Some of the first references to April 1st as a designated holiday included a 1561 Flemish poem titled "Refrain on errand-day / which is the first of April" and a 1686 novel that makes an English reference to "Fooles holy day" on April 1.

Foolish traditions around the world

Because April Fools' draws on the near-universal history of feasts and holidays indulging in absurdity and tricks, it is celebrated widely around the world.

France has kept the poisson d'avril tradition alive and well. In notoriously prank-happy Scotland, April Fools' is stretched out over two days, Hunt the "Gowk" (or "cuckoo") being the first. On April 1, friends attempt to trick each other into aimless deliveries, echoing that 1561 Flemish poem that depicted the same. The second day, Taily Day, is possibly the origin of the all-too-familiar "kick me" sign many are pinned with on April Fools'.

In Greece, April Fools' pranks have a more superstitious end, with successful pranks bringing a year's worth of good luck to their schemers and rainfall on the day marking widespread healing of maladies. This is closer in nature to Iran, which celebrates Sizdah Bedar on April 1, a New Year's celebration that involves purging out the number 13.

Modern-day April Fools'

Many pranks are now taking place online, rather than in person, with many people nowadays choosing satirical posts over physical gags. As modern media has evolved and grown, so, too, have the pranks: many media outlets have joined in on the joke, exponentially growing the reach of once-simple pranks.

Netflix, for one, has made a yearly tradition of sneaking in some antics, including announcing the addition of a livestream of Will Arnett's narrating everyday tasks on the Netflix campus in 2017 and pretending to have bought the actor Seth Rogen in 2018.

Rather than person-to-person pranks, many April Fools' pranks are now going corporate, with large companies and brands seizing the opportunity to build a personal connection with their customers. Everyone from Amazon to Expedia has joined in on the fun in the last decade, raising the stakes every year.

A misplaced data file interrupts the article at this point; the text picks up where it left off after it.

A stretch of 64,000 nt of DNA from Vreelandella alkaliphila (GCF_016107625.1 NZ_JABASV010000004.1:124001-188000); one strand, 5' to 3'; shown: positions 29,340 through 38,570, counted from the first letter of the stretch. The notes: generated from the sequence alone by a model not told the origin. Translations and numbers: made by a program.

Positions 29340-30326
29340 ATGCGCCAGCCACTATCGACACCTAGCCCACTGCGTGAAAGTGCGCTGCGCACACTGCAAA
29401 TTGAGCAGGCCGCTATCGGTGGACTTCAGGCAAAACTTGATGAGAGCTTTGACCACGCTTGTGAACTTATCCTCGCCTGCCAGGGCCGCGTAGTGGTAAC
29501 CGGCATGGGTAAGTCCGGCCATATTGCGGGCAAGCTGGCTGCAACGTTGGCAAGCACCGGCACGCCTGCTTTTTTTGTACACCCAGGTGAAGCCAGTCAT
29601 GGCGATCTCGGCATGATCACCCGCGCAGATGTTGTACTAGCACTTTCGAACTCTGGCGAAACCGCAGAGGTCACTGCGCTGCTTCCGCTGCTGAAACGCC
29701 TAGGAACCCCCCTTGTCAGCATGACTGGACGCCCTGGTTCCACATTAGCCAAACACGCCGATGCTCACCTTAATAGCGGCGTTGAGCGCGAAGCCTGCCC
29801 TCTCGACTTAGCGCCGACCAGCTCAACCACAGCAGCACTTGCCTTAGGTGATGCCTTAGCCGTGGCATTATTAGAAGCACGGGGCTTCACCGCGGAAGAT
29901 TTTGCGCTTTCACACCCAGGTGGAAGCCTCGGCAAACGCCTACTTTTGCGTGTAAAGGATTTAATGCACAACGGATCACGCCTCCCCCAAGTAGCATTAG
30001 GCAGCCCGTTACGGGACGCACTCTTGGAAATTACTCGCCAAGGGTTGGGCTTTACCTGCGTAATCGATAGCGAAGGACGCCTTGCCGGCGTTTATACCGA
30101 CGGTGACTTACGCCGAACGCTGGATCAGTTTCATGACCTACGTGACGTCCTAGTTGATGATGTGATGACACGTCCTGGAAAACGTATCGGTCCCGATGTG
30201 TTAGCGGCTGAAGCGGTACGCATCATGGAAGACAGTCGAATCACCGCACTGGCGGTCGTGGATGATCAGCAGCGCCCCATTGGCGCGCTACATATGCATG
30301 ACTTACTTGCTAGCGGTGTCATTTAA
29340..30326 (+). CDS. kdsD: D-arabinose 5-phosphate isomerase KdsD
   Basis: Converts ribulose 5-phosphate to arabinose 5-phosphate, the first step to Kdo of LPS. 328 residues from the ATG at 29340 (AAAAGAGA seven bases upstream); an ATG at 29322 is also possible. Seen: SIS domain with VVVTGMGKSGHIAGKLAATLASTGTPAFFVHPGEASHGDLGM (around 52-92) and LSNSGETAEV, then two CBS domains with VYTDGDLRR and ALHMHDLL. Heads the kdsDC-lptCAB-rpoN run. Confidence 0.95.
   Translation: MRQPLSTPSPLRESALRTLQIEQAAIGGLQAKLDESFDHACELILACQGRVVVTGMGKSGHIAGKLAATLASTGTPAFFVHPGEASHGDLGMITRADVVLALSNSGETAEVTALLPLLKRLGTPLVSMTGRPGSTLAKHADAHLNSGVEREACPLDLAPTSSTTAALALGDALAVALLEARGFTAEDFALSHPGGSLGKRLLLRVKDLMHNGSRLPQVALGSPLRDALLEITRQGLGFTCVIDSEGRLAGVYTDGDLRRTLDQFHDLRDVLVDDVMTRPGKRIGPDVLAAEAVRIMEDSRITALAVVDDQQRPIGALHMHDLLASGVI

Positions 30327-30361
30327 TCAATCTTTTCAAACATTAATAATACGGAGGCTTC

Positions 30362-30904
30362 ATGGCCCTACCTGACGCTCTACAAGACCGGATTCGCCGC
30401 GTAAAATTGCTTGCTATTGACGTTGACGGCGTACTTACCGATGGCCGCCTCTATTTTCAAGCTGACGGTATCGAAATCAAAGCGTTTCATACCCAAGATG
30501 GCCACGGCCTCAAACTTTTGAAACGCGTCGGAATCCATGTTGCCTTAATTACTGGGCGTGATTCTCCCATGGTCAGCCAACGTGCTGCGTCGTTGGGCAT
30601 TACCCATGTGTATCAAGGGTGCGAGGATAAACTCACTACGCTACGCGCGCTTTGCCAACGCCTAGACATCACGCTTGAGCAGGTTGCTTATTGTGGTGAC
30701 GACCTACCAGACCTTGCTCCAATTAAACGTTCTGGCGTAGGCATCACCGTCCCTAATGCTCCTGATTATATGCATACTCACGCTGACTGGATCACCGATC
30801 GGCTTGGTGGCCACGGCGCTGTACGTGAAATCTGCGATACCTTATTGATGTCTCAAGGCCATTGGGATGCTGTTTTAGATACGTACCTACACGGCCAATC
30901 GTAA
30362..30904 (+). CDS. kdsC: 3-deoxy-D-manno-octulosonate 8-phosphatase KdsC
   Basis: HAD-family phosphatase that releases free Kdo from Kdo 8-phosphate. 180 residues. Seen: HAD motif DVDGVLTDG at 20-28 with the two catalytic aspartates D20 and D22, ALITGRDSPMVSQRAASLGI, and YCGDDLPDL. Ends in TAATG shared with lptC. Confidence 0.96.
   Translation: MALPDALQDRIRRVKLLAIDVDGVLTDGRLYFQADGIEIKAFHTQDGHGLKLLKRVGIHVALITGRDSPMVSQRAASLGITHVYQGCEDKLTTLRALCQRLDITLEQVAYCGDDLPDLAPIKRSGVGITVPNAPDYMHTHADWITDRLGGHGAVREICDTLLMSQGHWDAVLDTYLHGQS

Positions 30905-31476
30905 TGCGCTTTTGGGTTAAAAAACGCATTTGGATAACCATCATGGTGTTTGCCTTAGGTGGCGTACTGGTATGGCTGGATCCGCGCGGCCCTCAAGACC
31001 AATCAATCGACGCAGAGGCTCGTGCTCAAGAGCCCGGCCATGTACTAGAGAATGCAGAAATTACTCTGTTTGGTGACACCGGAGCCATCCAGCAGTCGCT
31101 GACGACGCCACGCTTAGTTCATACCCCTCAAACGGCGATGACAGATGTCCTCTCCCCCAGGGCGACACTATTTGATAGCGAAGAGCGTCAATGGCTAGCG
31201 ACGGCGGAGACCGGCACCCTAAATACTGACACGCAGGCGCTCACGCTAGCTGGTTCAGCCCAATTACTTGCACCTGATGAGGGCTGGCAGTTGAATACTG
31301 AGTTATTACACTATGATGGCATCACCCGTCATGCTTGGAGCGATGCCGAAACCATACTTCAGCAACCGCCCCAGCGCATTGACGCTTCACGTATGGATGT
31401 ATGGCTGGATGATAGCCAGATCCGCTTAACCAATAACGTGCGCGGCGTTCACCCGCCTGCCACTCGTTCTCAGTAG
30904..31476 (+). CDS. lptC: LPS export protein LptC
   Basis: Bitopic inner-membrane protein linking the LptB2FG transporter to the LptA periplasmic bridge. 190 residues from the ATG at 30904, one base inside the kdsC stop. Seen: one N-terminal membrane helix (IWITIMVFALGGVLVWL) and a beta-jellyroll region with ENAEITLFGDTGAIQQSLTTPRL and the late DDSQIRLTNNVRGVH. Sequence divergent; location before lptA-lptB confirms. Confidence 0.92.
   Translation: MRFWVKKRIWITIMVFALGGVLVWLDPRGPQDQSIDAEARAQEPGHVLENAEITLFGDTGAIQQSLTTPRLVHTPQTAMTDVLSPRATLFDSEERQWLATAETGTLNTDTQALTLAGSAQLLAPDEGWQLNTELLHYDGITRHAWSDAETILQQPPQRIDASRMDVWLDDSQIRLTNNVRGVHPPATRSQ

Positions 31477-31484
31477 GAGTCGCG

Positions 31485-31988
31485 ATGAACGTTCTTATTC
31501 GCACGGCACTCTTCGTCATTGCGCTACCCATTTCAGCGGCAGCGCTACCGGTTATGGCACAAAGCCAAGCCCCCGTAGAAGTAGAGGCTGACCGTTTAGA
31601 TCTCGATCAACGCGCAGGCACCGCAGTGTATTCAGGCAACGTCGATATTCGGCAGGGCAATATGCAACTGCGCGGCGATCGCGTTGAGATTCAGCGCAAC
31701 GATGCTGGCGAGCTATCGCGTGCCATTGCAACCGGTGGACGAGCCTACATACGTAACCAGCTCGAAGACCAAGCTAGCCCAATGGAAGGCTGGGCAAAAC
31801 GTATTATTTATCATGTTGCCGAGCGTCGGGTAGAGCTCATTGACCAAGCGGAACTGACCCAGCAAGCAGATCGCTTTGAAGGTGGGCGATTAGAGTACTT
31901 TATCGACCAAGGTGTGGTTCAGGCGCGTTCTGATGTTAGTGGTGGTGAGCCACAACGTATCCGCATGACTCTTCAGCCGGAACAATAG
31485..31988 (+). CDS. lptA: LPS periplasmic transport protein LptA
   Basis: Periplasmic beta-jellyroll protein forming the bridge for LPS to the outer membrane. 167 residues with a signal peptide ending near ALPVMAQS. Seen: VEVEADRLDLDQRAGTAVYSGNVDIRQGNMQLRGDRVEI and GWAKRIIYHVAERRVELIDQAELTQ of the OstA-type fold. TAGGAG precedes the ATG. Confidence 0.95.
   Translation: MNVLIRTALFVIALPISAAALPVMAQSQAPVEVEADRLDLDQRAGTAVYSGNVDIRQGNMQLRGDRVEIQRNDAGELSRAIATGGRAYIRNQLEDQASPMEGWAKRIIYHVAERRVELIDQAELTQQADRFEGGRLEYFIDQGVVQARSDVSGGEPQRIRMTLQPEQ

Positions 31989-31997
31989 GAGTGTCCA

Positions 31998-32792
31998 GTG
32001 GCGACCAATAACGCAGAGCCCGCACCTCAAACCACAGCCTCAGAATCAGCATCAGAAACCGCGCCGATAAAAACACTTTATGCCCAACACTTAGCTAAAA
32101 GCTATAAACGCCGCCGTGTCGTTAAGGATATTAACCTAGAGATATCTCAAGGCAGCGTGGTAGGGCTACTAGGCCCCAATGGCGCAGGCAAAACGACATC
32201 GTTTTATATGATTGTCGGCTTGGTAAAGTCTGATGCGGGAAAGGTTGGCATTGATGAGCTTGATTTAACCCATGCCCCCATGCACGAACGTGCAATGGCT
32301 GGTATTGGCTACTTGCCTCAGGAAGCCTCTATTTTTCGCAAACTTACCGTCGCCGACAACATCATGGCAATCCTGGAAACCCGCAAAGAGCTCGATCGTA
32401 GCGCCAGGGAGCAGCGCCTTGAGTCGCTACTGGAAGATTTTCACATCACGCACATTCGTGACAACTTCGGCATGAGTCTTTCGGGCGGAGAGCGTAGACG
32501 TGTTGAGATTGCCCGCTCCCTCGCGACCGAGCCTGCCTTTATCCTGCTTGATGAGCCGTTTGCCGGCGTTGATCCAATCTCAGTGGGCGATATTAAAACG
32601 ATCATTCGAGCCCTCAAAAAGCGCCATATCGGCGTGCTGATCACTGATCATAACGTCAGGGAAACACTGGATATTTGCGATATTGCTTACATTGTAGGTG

Notable pranks gone wrong

April Fools' pranks have been ambitious in scope as far back as 1698, when crowds of people were duped into traveling to the Tower of London to see lions being washed—an exotic phenomenon that would have been highly entertaining—if it were actually happening.

In 1957, the BBC broadcast a reel of farmers harvesting spaghetti from trees in Switzerland. In 1992, NPR's "Talk of the Nation" had a convincing Richard Nixon impersonator announce a post-impeachment run for president.

Of course, some hoaxes and pranks have gone awry.

In 1749, when showgoers filled a London theater on the promise of witnessing a man squeeze into a bottle, they rioted when they realized there was no show after all. Centuries later, in 2003, when an Ohio clothing store worker called her boss pretending that the store was being robbed, she was a little too convincing: Her employer called the police, and the worker was arrested on the spot.

All these pranks needed a certain kind of bravado, perhaps too much for comfort. So whenever dreaming up a new foolishness to pursue, remember to play nice and make sure no one gets hurt, including their feelings.

Story editing by Carren Jao. Copy editing by Paris Close.